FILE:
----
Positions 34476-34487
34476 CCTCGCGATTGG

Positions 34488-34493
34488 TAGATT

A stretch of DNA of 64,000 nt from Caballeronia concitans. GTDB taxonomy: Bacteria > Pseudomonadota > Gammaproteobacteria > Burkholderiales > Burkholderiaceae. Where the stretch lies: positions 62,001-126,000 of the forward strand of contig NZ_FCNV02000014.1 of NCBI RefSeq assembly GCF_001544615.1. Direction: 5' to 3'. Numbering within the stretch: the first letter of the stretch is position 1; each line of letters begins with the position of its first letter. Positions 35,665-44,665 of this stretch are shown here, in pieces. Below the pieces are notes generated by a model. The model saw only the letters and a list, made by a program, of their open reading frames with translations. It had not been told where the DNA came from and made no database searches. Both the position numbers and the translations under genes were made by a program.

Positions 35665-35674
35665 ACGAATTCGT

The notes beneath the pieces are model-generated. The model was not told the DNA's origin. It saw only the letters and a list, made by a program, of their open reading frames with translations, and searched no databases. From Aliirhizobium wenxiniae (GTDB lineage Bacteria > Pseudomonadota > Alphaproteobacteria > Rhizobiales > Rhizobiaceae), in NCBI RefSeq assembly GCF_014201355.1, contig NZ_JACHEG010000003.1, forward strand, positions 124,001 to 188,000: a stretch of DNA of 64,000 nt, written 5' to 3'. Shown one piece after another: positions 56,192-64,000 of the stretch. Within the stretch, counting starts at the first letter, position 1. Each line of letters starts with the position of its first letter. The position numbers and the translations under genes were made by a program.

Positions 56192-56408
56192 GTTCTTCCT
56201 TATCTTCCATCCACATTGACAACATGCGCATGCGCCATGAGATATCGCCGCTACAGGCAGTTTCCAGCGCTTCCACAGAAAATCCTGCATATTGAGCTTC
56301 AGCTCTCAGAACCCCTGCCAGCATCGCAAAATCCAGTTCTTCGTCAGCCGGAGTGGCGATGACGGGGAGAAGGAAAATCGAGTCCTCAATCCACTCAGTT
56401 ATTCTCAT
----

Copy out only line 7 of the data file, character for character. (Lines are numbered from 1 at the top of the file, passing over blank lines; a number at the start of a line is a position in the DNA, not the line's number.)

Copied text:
35665 ACGAATTCGT